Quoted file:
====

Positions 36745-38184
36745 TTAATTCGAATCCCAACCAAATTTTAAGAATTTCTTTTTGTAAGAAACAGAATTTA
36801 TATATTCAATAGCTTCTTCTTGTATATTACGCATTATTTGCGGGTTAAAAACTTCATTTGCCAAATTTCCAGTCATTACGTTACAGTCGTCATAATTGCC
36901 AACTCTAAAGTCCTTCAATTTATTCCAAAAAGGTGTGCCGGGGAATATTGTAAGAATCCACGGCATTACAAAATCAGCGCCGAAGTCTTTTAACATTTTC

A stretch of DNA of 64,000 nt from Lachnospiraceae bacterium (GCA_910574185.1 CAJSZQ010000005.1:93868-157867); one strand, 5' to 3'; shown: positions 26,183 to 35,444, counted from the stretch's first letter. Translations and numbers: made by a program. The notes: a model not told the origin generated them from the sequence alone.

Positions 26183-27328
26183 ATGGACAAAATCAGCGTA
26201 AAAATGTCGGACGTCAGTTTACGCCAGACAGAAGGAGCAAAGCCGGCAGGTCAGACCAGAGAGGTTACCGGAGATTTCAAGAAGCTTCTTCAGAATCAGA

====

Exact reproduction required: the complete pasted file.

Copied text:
Positions 36745-38184
36745 TTAATTCGAATCCCAACCAAATTTTAAGAATTTCTTTTTGTAAGAAACAGAATTTA
36801 TATATTCAATAGCTTCTTCTTGTATATTACGCATTATTTGCGGGTTAAAAACTTCATTTGCCAAATTTCCAGTCATTACGTTACAGTCGTCATAATTGCC
36901 AACTCTAAAGTCCTTCAATTTATTCCAAAAAGGTGTGCCGGGGAATATTGTAAGAATCCACGGCATTACAAAATCAGCGCCGAAGTCTTTTAACATTTTC

A stretch of DNA of 64,000 nt from Lachnospiraceae bacterium (GCA_910574185.1 CAJSZQ010000005.1:93868-157867); one strand, 5' to 3'; shown: positions 26,183 to 35,444, counted from the stretch's first letter. Translations and numbers: made by a program. The notes: a model not told the origin generated them from the sequence alone.

Positions 26183-27328
26183 ATGGACAAAATCAGCGTA
26201 AAAATGTCGGACGTCAGTTTACGCCAGACAGAAGGAGCAAAGCCGGCAGGTCAGACCAGAGAGGTTACCGGAGATTTCAAGAAGCTTCTTCAGAATCAGA